Another 'open study' and 'double blind randomised clinical trial' was undertaken in Ghana in 1993, using just three homeopathic remedies, Arsenicum Album, Natrum Mur and Pulsatilla. I am not sure why the study was restricted to these three remedies. The conclusion was that the results obtained  were at least as good as the main conventional drug used, and probably better.

"The only conclusion that can be drawn is that homeopathy has an effect, comparable with and slightly (non-significantly) better than chloroquine. The effect of chloroquine might be difficult to calibrate as the level of resistance against chloroquine is not known in the population studied".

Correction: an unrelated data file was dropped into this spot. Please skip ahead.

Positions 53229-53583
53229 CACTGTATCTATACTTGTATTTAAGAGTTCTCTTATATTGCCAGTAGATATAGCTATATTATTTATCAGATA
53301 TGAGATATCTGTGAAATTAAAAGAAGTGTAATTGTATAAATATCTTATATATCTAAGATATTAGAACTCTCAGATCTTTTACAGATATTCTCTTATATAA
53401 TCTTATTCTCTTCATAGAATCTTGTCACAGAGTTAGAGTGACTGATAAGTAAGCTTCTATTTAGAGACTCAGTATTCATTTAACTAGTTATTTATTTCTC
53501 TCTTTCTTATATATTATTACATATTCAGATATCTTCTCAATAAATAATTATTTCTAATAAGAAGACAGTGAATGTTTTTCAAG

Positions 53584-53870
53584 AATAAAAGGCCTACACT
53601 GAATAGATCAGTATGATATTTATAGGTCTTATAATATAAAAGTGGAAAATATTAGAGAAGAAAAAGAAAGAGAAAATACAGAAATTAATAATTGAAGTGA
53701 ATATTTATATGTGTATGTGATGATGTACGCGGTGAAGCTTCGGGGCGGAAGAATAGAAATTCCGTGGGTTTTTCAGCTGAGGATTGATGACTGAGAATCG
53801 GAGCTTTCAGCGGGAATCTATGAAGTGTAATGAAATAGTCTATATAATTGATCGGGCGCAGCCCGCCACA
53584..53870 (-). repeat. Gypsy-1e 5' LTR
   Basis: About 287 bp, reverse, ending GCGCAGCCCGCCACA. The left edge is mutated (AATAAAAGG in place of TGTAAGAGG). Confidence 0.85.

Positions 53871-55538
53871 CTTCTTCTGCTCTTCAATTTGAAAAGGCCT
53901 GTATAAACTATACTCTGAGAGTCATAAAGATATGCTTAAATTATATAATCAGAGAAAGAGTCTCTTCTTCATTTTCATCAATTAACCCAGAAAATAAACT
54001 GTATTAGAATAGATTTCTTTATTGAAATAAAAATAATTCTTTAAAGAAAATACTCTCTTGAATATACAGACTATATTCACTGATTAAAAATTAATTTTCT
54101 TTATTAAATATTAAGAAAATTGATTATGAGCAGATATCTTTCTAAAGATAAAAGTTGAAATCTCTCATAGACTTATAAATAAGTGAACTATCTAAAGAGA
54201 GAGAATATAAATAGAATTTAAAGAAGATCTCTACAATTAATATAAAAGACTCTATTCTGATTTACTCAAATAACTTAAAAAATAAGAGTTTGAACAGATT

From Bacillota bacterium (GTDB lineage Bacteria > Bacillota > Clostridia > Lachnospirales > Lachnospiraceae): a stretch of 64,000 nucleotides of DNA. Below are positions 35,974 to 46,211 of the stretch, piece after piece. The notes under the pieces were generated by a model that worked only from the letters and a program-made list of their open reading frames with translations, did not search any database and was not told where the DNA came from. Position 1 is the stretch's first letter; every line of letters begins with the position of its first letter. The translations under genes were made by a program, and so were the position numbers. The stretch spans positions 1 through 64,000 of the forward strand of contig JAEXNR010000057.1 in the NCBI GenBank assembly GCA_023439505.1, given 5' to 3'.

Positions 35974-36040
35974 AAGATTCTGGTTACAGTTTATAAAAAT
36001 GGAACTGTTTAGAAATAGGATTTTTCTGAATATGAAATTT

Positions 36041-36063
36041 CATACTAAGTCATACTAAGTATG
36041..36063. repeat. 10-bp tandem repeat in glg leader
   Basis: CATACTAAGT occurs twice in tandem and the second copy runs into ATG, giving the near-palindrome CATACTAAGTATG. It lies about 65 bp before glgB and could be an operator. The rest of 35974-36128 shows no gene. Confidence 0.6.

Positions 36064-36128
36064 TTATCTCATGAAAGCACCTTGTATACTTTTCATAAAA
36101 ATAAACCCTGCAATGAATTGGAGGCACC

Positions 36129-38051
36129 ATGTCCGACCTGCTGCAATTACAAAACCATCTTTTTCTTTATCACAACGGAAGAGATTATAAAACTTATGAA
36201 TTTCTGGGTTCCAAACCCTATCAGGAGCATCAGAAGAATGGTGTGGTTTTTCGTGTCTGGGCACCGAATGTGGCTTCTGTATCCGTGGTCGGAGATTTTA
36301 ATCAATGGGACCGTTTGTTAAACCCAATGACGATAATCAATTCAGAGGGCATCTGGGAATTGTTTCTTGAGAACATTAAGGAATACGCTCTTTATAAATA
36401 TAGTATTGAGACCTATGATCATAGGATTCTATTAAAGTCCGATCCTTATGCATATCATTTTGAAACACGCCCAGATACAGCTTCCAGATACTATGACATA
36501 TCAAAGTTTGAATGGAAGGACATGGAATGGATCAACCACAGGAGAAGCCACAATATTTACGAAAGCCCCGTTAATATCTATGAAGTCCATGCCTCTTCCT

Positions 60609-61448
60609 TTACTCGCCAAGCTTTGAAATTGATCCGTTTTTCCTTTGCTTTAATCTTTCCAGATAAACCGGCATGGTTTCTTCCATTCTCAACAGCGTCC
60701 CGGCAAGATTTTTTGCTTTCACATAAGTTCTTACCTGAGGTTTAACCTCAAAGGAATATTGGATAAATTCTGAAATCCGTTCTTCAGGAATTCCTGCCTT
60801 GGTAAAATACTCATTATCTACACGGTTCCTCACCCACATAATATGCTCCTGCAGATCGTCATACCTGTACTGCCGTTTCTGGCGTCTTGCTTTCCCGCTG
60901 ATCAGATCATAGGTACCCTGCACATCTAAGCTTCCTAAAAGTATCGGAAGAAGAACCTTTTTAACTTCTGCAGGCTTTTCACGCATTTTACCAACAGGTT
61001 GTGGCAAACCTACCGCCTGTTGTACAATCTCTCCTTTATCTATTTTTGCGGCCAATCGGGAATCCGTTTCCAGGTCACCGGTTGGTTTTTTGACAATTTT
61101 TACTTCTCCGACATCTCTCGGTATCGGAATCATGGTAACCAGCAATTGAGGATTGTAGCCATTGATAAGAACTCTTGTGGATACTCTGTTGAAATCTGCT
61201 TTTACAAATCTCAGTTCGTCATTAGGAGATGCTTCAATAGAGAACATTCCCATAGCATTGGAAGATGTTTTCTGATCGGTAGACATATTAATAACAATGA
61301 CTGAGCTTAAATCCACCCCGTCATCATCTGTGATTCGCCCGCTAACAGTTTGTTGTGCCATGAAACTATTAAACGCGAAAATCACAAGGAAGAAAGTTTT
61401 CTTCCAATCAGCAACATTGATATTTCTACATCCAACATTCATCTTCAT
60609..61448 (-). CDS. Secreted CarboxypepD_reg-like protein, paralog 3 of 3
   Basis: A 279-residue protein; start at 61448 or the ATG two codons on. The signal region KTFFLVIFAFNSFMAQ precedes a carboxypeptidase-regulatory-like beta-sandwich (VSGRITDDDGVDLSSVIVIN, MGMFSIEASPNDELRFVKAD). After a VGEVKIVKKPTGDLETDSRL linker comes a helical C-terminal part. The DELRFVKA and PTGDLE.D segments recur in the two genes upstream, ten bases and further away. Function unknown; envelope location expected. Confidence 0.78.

Another study was undertaken in Tanzania (after 2004, date unclear) using a single remedy made from the Neen tree, which was apparently known by local tradition in the area to be an effective treatment for Malaria. The conclusion of this study was as follows: 

"The homeopathic neem preparation has shown to be effective for the reduction of malaria attacks in a highly endemic area for plasmodium falciparum. The treatment is safe in the short term and the low cost of manufacturing renders this treatment especially attractive for developing countries as the purchase cost is well within the range of an average household budget.

The success of homeopathy is treating Malaria is recognised in many parts of the world, less under the perverse influence of the Big Pharma companies. Earlier this year (2012), the Madhya Pradesh announced that it was initiating a major campaign to prevent Malaria. The Times of India announced the practical evidence for the effectiveness of homeopathy in the prevention of Malaria.